In my experience, you never know whether or not it is going to be the seat giving way most or the valves and that includes all the other model years that I have seen valve recession in as well. And then there is about a third of the time when they both have given way evenly. If the valve has tuliped very bad at all, I would replace the seat even by odd chance that is still looks salvageable. Chances are when you pull that same seat you can see plain evidence of exhaust gas getting under the seat and that is a sure sigh of compromised heat transfer from the seat to the head and that is a problem if not sometimes THE problem.

    I agree that the recession issue never included the intakes. That awesome stock cast iron intake seat will last almost forever IF no one cut's/grinds deeper than just kissing them. They almost never need anything more! It's a shame to see them replaced with something half as good or ground down to nothing for no good reason.

    I also agree that replacing seats is best left to someone GOOD at it. I would say that 9 out of 10 seats I have seen come out were just put in there not that long before!
    #10
  11. Dolly Sod

    Dolly Sod I want to do right, but not right now

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    Sounds like one of those shirts you see on a HD rider..


    [​IMG]
    #11
  12. DimitriG

    DimitriG Adventurer

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    "idiotnet"

    You are part of it:freaky
    #12
  13. Beater

    Beater The Bavarian Butcher

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    Actually found two ... I won't even tell you how much I paid for both of them. The other *might* be of interest to you ... '74 R90.

    http://www.facebook.com/album.php?aid=89355&id=1024893379
    #13
  14. zenben

    zenben all roads are one

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    Because the issue is inconsistent across the year range; I have to wonder if BMW was using more than one vendor for valve components during the period.
    I've noted that the large valve models (RS etc..) are more likely to have exhaust valve issues, while low compression models (G/S etc...) generally do not. Even with exhaust valve issues, 100K with only minor interventions is still a reasonable expectation.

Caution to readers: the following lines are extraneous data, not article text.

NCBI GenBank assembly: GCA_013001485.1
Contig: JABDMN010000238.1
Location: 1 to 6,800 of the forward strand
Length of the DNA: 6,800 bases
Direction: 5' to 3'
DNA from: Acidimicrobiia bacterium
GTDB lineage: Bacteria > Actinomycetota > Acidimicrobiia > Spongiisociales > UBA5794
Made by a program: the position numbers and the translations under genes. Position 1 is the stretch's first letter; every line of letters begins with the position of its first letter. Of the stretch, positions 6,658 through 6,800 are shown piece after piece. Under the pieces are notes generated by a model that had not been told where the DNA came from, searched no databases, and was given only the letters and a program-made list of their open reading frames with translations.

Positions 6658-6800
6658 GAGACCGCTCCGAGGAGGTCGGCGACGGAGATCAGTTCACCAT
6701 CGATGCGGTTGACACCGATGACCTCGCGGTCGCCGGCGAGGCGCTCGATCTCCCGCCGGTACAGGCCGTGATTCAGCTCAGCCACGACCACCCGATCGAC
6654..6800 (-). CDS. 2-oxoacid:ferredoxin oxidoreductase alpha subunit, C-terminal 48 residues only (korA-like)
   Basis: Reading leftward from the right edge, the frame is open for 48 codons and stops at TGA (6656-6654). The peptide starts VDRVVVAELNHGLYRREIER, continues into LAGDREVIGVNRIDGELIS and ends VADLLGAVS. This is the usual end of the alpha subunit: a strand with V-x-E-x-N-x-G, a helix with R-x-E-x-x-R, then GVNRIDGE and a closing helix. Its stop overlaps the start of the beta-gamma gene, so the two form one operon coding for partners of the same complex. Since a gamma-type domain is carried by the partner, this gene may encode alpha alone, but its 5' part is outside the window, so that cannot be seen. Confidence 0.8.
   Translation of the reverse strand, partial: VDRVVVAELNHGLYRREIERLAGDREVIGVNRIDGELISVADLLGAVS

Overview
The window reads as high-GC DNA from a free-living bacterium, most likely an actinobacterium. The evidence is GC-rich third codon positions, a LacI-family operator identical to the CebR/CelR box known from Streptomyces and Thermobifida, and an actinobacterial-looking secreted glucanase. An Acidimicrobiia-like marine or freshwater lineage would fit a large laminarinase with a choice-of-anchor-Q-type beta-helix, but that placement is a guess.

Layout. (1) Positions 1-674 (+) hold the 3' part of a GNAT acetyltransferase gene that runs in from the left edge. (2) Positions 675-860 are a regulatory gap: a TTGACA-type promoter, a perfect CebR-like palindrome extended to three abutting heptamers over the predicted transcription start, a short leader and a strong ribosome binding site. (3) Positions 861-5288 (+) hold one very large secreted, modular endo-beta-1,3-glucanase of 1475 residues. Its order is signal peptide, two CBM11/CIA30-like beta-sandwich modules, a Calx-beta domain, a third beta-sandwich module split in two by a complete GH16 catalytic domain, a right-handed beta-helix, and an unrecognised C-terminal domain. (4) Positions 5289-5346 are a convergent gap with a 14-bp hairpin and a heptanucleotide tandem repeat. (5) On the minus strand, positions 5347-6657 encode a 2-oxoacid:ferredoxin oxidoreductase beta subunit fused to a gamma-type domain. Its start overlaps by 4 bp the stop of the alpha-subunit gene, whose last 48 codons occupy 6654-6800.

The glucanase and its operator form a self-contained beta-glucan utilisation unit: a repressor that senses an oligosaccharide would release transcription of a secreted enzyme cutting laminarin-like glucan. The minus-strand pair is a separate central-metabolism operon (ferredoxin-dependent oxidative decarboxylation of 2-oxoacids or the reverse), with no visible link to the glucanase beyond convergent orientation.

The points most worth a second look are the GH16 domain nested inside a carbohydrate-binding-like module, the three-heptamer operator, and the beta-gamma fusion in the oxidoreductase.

These are old bikes. Probably a lot of other variables to consider; Owner maintenance intervals, driving style, fuel selection, lubricant choice, etc...

    I'd echo the advice not to worry about it too much.
    #14
  15. DaveBall

    DaveBall Long timer

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    I have always gone by the concept that if oil consumption is low to none and you have good compression, gas mileage and performance, then leave it alone and ride it. Check you valve clearances regularly, change your oil and filter often, use quality oils and fuel. Don't go looking for a problem that may not be there, because you just might create one worse than you started with. If any of the above starts to change, then check things out.

    Oh, and it does look like you have a tranny issue with that bike. But it will probably just polish right out with a little elbow grease.
    #15
  16. crazydrummerdude

    crazydrummerdude Wacky Bongo Boy

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    I feel the same way about the '74 model year.

    Ahem!

    (Got a tac, seat, and Krauser rack (and/or bags) you want to get rid of?)
    #16
  17. supershaft

    supershaft because I can

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    I think BMW uses more than one vendor when they can for a variety of reasons. I think the issue is mostly due to metallurgy that about any vendor could suffer. I have seen many a different brand suffer the same problem. Here in the states, the most effected models are low compression. I tend to think that the problem is independent of CR but I have seen more issues with lower compression models than higher compression models myself. Typically speaking, higher compression lowers exhaust temps. Diesel engines are a perfect example of that phenomenon. That's my thinking anyway.
    #17